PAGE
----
A common slogan of the protests was “it’s not 30 pesos, it’s 30 years”. In the almost three decades since the Pinochet dictatorship ended, Chile has continued to experience neoliberalism in its purest form, and is today the most unequal country in the OECD. Private healthcare is the norm for anyone who can afford it, and the country’s privatised pensions are notoriously miserly.

Much of this regime is underpinned by Chile’s 1980 constitution, much of which has remained unchanged since it was created by the junta. In broad terms, anything that can be provided by the private sector has to be, and the state is only supposed to step in when companies fail. The state is forced by law, for instance, to fund the education of a private school pupil as much as it funds the education of a publicly education child - because not doing so would be “discrimination”. The end of this legal set-up will be, hopefully, a solid legacy of the recent social movements.

But there has been a backlash to the protests, too. Kast represents the legacy of the Pinochet era; in 2017, during the last general election, he ran on an openly Pinochetist platform, receiving 8 percent of the vote. For this election he has shifted towards a more broadly appealing political platform, but remains a far right candidate cut in the mold of Bolsonaro and Trump, promising to persecute communist and left activists, ban abortion in all circumstances, and to dig a ditch in the north of the country to keep out migrants.

Kast’s voter base brings together military and ex-military personnel, many of them from the Pinochet era who were never brought to justice following Chile’s transition to democracy; the evangelical right who have been mobilising in opposition to the new social movements, in particular the feminist and LGBTQ movements; and the rural poor who feel threatened by immigration in the north and the indigenous rights movement in the south. Perhaps most important of all, Kast claims to offer order and stability, in the wake of two years of unrest and then the disruption created by the pandemic, which seems to have won him votes even from people who might have initially been part of the uprising.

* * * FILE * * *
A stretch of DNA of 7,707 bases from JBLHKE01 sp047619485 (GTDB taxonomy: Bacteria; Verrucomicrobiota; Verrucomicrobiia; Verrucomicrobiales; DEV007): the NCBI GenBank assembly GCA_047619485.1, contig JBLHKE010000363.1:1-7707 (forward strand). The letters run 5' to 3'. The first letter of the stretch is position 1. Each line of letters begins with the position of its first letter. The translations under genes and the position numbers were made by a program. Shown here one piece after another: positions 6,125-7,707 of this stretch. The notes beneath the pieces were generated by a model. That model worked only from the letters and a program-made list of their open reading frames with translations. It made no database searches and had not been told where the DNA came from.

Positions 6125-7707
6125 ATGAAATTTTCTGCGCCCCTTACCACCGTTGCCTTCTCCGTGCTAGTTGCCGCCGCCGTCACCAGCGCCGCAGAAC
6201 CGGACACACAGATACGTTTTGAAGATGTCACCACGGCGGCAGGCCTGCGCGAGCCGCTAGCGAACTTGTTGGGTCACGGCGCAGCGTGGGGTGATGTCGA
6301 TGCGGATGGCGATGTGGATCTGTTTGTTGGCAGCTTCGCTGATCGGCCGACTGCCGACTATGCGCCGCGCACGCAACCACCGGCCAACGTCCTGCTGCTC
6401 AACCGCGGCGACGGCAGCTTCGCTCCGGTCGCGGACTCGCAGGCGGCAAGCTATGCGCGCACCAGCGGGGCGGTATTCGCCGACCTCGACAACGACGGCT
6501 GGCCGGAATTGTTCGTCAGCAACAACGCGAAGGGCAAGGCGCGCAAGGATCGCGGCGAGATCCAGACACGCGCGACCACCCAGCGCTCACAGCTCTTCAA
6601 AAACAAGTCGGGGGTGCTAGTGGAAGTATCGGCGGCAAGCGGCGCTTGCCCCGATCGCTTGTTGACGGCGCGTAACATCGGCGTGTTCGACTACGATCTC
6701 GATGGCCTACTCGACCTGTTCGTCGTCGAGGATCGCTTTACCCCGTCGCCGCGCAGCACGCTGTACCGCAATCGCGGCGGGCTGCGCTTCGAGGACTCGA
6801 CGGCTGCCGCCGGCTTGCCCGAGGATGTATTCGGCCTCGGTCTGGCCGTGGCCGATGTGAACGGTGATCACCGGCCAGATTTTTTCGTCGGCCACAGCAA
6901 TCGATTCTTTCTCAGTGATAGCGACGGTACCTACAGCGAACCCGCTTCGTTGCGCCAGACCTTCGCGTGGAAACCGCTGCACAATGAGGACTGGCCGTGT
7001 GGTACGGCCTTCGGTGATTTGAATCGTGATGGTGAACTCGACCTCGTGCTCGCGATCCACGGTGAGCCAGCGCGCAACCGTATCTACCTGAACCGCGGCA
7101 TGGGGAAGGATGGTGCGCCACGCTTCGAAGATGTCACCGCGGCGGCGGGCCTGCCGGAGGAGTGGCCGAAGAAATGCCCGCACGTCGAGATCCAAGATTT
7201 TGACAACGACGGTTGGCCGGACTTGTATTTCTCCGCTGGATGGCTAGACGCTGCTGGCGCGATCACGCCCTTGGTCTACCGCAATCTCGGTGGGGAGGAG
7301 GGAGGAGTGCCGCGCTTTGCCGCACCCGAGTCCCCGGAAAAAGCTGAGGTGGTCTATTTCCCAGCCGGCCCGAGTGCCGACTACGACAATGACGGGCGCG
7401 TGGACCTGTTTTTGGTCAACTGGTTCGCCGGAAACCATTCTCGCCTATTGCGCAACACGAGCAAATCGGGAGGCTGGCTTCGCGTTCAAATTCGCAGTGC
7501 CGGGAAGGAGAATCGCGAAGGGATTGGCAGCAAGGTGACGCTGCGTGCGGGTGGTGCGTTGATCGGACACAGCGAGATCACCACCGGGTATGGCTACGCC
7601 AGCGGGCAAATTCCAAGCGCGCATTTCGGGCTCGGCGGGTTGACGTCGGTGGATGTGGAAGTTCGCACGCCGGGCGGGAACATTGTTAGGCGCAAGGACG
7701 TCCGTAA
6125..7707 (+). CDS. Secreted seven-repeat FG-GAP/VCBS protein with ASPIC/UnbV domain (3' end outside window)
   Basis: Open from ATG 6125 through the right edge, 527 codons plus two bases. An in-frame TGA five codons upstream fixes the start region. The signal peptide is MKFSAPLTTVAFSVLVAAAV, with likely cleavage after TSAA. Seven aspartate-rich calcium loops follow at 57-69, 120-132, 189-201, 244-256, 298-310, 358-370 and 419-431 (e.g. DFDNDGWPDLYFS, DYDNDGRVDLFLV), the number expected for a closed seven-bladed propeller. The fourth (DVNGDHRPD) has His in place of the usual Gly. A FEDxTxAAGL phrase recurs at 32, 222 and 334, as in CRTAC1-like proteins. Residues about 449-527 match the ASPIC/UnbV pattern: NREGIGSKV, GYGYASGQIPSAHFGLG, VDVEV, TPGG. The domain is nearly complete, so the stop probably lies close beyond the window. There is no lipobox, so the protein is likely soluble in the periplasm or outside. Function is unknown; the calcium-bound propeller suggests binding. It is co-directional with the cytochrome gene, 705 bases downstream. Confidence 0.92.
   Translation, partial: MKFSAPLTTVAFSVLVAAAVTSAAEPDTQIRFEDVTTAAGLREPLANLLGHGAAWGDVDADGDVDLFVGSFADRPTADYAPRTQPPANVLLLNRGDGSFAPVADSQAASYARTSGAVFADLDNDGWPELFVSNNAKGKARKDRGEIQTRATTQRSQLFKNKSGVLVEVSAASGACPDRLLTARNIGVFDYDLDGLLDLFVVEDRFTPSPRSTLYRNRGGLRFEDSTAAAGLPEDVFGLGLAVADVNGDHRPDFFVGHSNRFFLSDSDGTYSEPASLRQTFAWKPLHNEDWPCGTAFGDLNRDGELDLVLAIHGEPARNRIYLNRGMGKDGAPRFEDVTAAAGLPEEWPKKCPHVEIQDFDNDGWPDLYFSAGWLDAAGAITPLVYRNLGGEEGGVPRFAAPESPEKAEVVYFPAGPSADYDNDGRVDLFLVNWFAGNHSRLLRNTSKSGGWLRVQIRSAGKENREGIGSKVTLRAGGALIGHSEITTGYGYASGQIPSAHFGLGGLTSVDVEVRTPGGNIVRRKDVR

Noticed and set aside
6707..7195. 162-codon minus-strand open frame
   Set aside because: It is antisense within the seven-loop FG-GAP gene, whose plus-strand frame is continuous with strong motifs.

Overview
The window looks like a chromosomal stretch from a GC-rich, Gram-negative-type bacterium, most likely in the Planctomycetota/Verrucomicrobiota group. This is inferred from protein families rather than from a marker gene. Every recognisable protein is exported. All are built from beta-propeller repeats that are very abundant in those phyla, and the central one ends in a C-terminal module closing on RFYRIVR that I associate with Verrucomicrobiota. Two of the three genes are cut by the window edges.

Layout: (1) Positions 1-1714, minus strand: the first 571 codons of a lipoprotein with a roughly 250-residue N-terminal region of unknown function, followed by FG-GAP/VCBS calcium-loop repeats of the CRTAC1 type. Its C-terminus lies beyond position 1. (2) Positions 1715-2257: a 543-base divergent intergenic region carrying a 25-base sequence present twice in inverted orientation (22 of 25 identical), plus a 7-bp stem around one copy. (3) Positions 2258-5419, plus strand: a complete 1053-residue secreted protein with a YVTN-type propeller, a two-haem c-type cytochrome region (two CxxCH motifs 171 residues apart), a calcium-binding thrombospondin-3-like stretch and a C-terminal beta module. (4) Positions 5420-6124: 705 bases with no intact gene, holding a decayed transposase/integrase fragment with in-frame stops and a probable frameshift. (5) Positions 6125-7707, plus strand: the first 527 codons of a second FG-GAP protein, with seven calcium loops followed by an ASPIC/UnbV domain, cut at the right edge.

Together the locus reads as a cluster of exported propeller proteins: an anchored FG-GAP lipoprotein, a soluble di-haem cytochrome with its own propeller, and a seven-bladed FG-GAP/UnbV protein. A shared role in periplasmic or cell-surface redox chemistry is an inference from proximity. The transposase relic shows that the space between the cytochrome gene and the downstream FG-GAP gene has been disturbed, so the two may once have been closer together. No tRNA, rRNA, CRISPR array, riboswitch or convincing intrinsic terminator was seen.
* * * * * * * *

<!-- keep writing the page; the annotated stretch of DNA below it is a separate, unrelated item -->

The left

The left in Chile is a complicated tapestry of parties and coalitions. In brief, Gabriel Boric is standing for Frente Amplio (Broad Front, FA), an electoral coalition formed in 2017, which brings together a large number of groups ranging from the centre left to the far left. It traces its roots to the student revolts of 2011, and many of the coalition’s MPs, including Boric, were student organisers in that period. The Trotskyist left in Chile is separate and small, though not insignificant, and the FA’s political centre is informed primarily by social movements and by a generation of activists who wanted to create a more radical electoral alternative to the Communist Party (an ironic aim, say many activists now, given more recent developments).